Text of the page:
In October 2019, Professor Sir Mike Richards published his independent review of the adult screening programmes in England. These programmes are a national asset and they constitute some of the most effective interventions offered by the NHS. In recent years, however, some of the screening programmes have faced a number of adverse incidents and there have been some worrying reductions in the uptake of screening in the population. Sir Mike’s report makes a series of recommendations for how to address these issues, including several that relate to the IT systems on which screening depends.
Sir Mike’s recommendations set out a clear role for technology in improving the delivery of screening, so as a public health doctor I was delighted when NHSX confirmed earlier this year that screening would be one of our flagship programmes of work.
What do we need our screening technology to do?
Any screening programme needs an IT system that does three things. First, it must identify which people are eligible for screening at any moment in time. Second, it must manage screening participants through their screening journey from invitation and testing through to diagnosis, treatment, results and follow-up. And finally, it must collect and collate data about the outcomes of screening, both for individual screening participants and for the programme as a whole.
In England, many of these IT systems are outdated and unconnected. As a result, they are a cause of duplication of effort and expenditure, and they lead to frustration among screening participants and staff. Over the next few years, the Digital Transformation of Screening programme will upgrade this technology to modern standards.
Starting with cervical screening and breast screening, our principal aims as a programme are to
- ensure that nobody who is eligible for screening is missed and that everyone with an abnormal screening result is followed up;
- increase attendance of those who have been invited and choose to be screened, particularly those in lower socioeconomic groups and people who are socially excluded; and to
- improve the user experience for screening participants, for screening staff, and for everyone who is working to improve the quality and efficiency of the screening service.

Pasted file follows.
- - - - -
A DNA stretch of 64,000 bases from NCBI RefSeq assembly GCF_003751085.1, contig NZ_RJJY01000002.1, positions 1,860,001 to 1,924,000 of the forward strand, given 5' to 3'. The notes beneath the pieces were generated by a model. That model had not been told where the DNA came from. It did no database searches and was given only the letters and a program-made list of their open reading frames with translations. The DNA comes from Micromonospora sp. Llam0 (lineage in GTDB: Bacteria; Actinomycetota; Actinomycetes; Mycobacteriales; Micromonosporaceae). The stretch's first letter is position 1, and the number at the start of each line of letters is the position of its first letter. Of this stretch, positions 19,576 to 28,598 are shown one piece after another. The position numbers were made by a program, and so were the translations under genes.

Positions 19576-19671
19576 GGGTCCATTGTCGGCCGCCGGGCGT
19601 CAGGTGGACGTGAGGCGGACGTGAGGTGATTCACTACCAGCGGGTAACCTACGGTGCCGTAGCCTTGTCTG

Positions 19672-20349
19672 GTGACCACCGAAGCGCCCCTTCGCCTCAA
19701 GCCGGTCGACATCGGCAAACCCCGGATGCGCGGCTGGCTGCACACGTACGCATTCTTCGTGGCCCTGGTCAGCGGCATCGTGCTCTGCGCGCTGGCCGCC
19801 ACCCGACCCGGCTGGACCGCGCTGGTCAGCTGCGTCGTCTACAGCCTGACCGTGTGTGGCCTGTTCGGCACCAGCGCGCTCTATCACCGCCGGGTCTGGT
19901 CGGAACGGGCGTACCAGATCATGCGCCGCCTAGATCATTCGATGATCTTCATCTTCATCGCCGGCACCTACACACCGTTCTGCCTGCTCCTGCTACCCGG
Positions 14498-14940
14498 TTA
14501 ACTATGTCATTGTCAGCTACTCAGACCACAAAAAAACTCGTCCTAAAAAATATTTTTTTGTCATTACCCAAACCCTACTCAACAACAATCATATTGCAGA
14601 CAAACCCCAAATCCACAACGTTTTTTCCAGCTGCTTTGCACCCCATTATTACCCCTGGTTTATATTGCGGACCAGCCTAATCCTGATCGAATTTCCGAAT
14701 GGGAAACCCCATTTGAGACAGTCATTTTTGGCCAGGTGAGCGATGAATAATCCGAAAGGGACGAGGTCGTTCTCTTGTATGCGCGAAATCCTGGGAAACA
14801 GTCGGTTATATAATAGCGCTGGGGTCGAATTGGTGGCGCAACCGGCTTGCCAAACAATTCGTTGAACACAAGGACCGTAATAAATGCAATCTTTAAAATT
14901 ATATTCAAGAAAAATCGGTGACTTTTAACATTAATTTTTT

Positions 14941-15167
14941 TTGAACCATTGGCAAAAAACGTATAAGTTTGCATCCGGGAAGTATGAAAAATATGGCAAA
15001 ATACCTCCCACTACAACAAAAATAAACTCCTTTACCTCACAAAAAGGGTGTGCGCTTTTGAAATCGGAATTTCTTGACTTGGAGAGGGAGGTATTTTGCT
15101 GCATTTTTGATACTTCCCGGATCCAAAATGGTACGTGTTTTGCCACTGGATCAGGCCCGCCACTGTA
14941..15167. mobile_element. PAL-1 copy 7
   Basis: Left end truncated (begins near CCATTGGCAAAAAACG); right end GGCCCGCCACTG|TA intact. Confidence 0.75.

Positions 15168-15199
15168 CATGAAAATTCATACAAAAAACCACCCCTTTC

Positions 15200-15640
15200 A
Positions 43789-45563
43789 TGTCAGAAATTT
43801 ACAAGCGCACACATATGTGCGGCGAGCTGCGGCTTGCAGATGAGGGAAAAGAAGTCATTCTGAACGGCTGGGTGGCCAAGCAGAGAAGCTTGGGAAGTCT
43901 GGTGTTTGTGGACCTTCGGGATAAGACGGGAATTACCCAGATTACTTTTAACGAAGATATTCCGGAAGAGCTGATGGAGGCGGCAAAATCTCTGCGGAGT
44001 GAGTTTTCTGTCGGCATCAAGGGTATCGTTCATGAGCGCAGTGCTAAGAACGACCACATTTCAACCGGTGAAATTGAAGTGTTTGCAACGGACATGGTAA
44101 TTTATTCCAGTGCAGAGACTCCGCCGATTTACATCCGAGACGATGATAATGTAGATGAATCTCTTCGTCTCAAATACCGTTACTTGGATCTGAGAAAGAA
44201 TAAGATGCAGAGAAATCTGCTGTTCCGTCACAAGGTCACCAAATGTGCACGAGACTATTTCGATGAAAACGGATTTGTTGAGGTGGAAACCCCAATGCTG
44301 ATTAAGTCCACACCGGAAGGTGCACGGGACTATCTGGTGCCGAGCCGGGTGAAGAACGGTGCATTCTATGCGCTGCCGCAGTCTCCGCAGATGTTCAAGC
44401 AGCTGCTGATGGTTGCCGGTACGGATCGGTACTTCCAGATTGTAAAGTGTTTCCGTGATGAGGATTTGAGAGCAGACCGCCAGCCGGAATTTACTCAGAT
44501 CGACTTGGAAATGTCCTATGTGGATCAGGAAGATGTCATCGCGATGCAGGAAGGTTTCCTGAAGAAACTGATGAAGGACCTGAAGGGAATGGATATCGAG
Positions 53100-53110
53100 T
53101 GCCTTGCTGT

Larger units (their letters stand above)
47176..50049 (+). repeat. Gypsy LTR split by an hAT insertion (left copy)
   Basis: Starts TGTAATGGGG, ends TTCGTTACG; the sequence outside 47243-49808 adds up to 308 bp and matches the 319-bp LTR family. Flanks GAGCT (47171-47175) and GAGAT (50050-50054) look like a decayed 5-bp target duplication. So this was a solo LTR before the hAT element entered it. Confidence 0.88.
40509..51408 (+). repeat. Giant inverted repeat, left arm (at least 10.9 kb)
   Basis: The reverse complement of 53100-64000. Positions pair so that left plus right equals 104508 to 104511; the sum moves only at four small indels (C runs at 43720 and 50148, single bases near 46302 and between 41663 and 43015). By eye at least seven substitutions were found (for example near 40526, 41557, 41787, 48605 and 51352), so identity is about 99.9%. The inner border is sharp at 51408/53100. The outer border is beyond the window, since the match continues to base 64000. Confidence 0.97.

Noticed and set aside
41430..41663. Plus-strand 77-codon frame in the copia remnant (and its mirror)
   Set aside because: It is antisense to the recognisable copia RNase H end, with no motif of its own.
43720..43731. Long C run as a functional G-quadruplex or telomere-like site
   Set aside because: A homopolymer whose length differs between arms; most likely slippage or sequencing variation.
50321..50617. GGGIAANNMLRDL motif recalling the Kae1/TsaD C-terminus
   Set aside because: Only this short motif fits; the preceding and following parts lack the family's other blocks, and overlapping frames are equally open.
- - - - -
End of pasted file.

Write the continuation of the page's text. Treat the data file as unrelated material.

Our approach will be based on the principles set out in the Secretary of State’s Tech Vision. So, for example, we will aim to use existing components such as Gov.UK Notify and the NHS eReferrals Service, and we will seek to re-use any components we develop for one screening programme in the other screening programmes.
Our team is drawn from NHS Digital, NHS England and NHS Improvement, NHSX and Public Health England. It includes a wide range of professionals including clinical experts, programme managers, user researchers, software developers and public health specialists.
Although our programme is still in its infancy, we have already begun work to address the recommendations about screening IT systems in Sir Mike’s report. For example, we are setting out a roadmap for delivering new screening IT systems and for improving access to screening - including through using text messages.
Based on the Government’s agile delivery principles, we have consolidated the discovery work that has been completed on breast screening and cervical screening, and we are currently developing a new call/recall system for cervical screening.
More recently, we have started a discovery on the data and technology requirements that will be needed to support targeted screening, which is where screening is offered to people at higher than average risk of developing the disease or condition they are being screened for.
If you’d like to get involved with our work please contact DigitalResearch@nhsx.nhs.uk
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